Stumbling on Happiness is a book about a very simple but powerful idea. What distinguishes us as human beings from other animals is our ability to predict the future--or rather, our interest in predicting the future. We spend a great deal of our waking life imagining what it would be like to be this way or that way, or to do this or that, or taste or buy or experience some state or feeling or thing. We do that for good reasons: it is what allows us to shape our life. And it is by trying to exert some control over our futures that we attempt to be happy. But by any objective measure, we are really bad at that predictive function. We're terrible at knowing how we will feel a day or a month or year from now, and even worse at knowing what will and will not bring us that cherished happiness. Gilbert sets out to figure what that's so: why we are so terrible at something that would seem to be so extraordinarily important?
"People are wonderful rationalizers," Gilbert points out. "They will rearrange their view of the world so it doesn't hurt as much." [...]
The same holds true for lovers who break up. Rationalization quickly replaces devastation. "She was never right for me," the spurned lover says. "I recognized that when she threw the ring in my face."
And, from the second piece:
The problem, as Gilbert and company have come to discover, is that we falter when it comes to imagining how we will feel about something in the future. It isn't that we get the big things wrong. We know we will experience visits to Le Cirque and to the periodontist differently; we can accurately predict that we'd rather be stuck in Montauk than in a Midtown elevator. What Gilbert has found, however, is that we overestimate the intensity and the duration of our emotional reactions -- our ''affect'' -- to future events. In other words, we might believe that a new BMW will make life perfect. But it will almost certainly be less exciting than we anticipated; nor will it excite us for as long as predicted. The vast majority of Gilbert's test participants through the years have consistently made just these sorts of errors both in the laboratory and in real-life situations. And whether Gilbert's subjects were trying to predict how they would feel in the future about a plate of spaghetti with meat sauce, the defeat of a preferred political candidate or romantic rejection seemed not to matter. On average, bad events proved less intense and more transient than test participants predicted. Good events proved less intense and briefer as well.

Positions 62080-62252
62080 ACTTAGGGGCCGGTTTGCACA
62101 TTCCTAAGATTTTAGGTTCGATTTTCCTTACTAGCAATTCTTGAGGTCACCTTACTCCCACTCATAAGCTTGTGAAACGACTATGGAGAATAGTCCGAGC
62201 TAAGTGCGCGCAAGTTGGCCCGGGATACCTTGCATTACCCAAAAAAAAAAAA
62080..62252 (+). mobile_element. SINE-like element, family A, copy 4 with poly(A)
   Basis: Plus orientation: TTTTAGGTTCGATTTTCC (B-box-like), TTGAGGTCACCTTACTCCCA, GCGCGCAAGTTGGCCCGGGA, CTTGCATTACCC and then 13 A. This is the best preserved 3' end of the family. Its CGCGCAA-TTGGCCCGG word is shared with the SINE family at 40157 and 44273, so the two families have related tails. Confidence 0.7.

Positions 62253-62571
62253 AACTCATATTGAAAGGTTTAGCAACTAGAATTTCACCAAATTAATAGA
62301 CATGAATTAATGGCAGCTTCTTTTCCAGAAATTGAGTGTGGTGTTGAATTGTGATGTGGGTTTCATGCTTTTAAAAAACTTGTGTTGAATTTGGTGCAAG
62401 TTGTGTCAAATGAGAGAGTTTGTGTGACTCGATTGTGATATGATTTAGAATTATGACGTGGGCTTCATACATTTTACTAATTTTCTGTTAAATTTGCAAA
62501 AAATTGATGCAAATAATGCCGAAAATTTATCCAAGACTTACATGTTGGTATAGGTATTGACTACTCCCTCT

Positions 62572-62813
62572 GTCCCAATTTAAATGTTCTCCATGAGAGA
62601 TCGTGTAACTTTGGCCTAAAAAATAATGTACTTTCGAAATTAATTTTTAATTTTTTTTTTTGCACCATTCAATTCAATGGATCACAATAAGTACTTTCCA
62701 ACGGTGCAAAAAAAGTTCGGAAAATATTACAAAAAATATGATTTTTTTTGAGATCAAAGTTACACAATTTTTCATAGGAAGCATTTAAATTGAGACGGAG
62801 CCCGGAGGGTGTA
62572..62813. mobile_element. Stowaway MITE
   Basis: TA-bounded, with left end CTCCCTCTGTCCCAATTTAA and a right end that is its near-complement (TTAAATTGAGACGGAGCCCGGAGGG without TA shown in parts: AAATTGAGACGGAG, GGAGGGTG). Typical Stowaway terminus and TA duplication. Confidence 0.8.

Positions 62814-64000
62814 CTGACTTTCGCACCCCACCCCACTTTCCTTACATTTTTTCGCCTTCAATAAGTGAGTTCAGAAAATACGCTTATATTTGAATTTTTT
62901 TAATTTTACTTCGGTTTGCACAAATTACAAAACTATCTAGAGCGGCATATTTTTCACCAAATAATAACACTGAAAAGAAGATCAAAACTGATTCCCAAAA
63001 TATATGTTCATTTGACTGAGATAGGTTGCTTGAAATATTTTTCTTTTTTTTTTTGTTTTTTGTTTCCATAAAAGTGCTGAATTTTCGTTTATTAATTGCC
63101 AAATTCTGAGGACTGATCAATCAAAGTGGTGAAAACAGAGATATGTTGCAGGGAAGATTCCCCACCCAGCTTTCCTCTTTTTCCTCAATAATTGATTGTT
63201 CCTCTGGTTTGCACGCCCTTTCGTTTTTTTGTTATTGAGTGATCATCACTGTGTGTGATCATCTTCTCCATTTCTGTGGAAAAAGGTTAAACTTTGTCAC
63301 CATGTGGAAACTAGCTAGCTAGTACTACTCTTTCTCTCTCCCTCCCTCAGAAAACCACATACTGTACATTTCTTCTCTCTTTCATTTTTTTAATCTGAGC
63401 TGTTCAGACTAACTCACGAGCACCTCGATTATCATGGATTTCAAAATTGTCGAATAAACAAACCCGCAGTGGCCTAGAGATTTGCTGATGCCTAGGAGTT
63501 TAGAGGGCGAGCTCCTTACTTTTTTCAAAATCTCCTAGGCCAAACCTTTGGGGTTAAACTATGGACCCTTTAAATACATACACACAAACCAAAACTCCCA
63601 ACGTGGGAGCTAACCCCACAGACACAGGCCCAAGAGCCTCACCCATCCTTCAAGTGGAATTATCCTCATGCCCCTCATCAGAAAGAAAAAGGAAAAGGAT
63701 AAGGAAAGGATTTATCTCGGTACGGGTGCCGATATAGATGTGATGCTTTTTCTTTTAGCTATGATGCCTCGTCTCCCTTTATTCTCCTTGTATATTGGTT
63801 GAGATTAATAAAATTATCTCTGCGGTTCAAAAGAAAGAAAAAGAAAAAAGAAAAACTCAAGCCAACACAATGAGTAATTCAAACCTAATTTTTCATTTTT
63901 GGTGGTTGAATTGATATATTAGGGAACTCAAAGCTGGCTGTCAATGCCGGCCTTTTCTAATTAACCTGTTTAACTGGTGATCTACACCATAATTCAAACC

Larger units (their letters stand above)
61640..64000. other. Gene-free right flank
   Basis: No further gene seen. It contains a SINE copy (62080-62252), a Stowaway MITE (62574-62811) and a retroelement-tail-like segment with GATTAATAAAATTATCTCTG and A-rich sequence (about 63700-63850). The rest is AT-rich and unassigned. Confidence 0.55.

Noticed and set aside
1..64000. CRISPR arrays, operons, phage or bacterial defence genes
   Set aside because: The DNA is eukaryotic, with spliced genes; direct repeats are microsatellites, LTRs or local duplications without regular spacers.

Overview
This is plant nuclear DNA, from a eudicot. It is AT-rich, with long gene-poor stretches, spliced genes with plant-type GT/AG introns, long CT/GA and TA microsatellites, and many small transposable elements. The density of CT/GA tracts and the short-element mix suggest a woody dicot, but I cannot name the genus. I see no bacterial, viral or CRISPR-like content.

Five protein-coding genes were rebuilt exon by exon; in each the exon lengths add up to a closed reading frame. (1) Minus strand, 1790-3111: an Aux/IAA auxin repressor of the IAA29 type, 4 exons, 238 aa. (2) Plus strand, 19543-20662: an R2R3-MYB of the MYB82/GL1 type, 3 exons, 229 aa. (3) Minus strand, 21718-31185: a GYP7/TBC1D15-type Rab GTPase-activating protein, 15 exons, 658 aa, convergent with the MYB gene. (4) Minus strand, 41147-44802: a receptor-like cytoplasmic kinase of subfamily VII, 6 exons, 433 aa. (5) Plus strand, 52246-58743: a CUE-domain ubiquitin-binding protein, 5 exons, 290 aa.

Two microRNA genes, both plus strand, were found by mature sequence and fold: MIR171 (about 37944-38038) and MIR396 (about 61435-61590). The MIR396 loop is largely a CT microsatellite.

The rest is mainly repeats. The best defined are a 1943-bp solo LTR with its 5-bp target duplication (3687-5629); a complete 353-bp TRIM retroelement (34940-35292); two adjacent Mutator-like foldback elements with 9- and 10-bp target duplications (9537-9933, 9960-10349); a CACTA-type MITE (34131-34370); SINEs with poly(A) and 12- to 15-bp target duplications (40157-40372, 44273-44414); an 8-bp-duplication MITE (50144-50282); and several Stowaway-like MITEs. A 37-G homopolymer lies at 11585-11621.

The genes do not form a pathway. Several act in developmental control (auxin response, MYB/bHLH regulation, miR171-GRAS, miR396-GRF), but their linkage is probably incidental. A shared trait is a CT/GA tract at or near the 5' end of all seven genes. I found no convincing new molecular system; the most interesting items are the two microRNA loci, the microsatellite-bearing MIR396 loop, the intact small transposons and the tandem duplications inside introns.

You might also be interested in this NYTimes article by Sandra Blakeslee about how anticipation of a painful event makes one want to just 'get it over with ASAP'. What might be the implication of this finding?
The research also sheds light on economic behavior, said George Loewenstein, a behavioral economist at Carnegie Mellon University. According to standard economic models of human behavior, choosing more pain in the short run is irrational, Dr. Loewenstein said: if you know something bad is going to happen, you should postpone it as long as possible, and if something good is going to happen, you should want it right away.
In real life, people often do the exact opposite, he said. They delay gratification to savor a sweet sense of anticipation, and accelerate punishment just to get it over with. The new study sheds light, he said, on how the act of waiting can be used to describe economic behavior more accurately.